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Re: Oracle on EMC Clarion CX500

From: Kristen Cameron <>
Date: Tue, 05 Apr 2005 15:21:39 -0400
Message-Id: <s252ac51.046@INAC.GC.CA>

Yuval, I asked a similar (but more generic) question about SANs a month ago. Several people pointed me to an article by James Morle called 'Sane SAN'. It is introductory and excellent and can be found at . He also has another publication which I have not finished reading called " Scaling Oracle 8i", which is downloadable as a pdf on his website Also, there was a recent thread on this list with the subject line "Configuration of the SAN", mostly on March 29. You should be able to search the list archives to find it.  

Tom Mercadante sent me an informative email which I have attached below as well.  

Please let me know if you find any good documentation on this topic.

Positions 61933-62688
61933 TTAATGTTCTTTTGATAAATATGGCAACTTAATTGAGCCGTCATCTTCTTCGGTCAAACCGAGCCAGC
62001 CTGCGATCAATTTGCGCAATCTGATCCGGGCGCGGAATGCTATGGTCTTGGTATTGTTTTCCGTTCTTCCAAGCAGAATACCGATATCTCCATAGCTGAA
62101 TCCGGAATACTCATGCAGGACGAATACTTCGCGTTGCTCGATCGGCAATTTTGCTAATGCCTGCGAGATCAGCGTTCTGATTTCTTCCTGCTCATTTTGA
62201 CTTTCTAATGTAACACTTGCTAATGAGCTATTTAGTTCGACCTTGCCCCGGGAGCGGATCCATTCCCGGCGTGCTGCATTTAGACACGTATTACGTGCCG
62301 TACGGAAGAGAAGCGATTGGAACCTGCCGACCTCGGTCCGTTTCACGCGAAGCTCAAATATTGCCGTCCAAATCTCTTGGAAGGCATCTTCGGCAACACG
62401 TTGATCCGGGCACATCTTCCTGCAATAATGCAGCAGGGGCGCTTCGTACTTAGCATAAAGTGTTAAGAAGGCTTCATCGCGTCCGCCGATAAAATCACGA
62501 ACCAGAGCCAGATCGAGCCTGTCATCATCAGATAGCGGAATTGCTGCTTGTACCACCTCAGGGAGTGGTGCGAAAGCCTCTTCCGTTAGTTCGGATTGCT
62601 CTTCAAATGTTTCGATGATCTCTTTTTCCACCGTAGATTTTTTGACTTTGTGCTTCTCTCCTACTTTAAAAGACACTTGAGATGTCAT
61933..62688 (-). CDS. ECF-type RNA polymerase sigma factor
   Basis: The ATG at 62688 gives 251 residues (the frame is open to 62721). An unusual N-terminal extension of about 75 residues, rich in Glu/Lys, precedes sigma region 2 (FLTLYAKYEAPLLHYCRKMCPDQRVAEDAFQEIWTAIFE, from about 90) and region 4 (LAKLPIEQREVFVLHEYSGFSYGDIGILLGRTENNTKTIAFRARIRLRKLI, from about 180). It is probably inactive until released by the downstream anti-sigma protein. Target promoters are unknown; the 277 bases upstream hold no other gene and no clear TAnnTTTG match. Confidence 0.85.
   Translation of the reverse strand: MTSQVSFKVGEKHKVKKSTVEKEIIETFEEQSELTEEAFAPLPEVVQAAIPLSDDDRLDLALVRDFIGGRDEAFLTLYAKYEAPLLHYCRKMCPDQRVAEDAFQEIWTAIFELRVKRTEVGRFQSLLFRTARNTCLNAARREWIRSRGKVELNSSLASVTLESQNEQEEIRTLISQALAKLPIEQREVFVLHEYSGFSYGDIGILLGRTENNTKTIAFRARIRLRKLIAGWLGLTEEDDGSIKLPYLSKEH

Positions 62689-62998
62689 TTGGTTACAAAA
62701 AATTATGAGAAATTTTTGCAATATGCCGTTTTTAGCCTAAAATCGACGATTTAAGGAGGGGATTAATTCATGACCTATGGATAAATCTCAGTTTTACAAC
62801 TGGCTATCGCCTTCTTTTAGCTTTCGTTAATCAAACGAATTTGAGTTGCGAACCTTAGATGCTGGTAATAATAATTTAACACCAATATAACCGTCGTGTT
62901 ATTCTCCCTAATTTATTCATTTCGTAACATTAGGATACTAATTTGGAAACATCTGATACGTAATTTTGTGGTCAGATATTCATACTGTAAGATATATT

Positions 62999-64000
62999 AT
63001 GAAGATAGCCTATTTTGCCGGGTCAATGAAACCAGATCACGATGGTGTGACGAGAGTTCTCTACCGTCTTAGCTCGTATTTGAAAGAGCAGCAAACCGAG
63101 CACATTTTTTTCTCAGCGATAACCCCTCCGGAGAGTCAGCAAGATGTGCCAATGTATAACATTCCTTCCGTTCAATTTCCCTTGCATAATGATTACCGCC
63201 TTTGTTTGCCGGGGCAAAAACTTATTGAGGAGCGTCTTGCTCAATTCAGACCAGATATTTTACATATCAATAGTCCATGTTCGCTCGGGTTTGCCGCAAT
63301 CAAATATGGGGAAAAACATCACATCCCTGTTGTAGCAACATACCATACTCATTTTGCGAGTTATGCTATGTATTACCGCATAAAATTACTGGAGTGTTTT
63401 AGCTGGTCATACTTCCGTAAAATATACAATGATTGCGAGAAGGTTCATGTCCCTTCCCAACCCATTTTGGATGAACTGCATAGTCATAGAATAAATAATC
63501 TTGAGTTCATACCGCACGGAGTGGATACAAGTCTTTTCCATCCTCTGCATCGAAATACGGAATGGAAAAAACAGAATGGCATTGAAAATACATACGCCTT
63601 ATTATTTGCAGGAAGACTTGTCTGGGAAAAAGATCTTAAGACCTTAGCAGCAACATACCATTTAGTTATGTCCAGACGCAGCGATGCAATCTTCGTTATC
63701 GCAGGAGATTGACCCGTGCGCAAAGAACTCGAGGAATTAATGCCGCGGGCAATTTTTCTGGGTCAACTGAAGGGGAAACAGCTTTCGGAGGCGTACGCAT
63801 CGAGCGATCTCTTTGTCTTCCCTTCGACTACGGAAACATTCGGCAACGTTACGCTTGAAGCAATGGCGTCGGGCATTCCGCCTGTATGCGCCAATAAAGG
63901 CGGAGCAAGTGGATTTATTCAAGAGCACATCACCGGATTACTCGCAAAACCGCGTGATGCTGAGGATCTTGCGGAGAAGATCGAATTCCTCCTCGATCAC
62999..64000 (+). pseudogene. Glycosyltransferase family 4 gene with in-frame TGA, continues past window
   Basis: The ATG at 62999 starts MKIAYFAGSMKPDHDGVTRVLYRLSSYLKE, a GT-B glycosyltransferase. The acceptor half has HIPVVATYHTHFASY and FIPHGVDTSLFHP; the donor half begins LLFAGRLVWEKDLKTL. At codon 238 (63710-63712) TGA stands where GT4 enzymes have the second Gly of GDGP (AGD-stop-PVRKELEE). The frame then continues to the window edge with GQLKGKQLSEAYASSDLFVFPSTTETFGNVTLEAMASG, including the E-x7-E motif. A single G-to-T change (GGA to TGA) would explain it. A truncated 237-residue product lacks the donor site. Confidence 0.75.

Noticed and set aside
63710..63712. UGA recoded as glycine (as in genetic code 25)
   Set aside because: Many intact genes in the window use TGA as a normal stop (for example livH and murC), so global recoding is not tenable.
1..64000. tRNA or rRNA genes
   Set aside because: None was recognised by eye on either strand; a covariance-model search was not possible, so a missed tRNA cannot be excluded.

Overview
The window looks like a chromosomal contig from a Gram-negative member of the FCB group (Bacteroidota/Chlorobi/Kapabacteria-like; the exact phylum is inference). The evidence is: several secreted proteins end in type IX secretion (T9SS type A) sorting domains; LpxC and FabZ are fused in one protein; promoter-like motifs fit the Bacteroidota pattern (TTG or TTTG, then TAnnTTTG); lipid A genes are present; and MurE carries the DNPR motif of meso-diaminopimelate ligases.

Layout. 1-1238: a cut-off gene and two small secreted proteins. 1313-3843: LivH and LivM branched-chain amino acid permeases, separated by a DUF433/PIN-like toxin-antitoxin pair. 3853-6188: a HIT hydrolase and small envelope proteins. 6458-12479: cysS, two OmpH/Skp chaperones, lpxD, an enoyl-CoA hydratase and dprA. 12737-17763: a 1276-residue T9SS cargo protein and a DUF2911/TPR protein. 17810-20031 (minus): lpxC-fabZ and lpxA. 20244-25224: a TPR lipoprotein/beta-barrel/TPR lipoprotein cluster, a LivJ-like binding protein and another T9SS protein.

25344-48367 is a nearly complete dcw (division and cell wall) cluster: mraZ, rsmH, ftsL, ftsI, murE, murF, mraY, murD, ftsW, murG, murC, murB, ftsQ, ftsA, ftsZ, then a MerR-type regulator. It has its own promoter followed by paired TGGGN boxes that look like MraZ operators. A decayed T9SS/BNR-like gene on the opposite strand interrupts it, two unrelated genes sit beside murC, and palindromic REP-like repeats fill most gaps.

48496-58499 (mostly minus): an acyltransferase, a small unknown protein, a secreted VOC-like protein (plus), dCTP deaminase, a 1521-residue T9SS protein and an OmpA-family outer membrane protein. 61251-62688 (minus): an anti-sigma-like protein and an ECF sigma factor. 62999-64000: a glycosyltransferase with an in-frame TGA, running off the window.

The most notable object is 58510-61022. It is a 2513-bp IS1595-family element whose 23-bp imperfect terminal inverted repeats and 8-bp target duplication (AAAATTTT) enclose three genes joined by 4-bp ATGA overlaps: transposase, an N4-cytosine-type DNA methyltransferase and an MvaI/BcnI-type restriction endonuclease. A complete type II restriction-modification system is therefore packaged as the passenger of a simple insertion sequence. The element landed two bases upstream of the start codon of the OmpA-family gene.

>>> "Arnon, Yuval"> 4/5/2005 >>
We are interested in getting advice related to best practices regarding
configuration of the SAN.



Do you have a SAN administrator? SAN Products usually need someone to set
the disks up - raid them and combine them (stripe them) together to form
logical disk groups. These groups then become the mount points for your NT

Think of the SAN as a remote disk farm. Instead of having internal disk,
You have them externally. The rest is the same.  

Depending on the SAN you use, you may have a SAN operating system - that is
- a disk cache. This disk cache buffers both reads and writes to disk to
help in performance. It is all done automatically for you.  

You need to decide the following:  

1). How many mount points do you need? With SAN disk, the philosophy is
different than with internal disk. Because of the disk cache, many of the
throughput issues go away - the SAN software is buffering the reads and

2). How do want the SAN spindles striped together? I would suggest horizontal striping across several SAN mount points. So if you have a SAN
cabinet with 20 spindles, stripe horizontally across all 20 spindles to

create logical volumes. This will spread your IO across all disk, rather
than on single spindles.
3). Hire a SAN administrator. Make him/her responsible for giving you the
mount points. This way, you can concentrate on the database alone.  

Good Luck.  


Received on Tue Apr 05 2005 - 15:25:40 CDT

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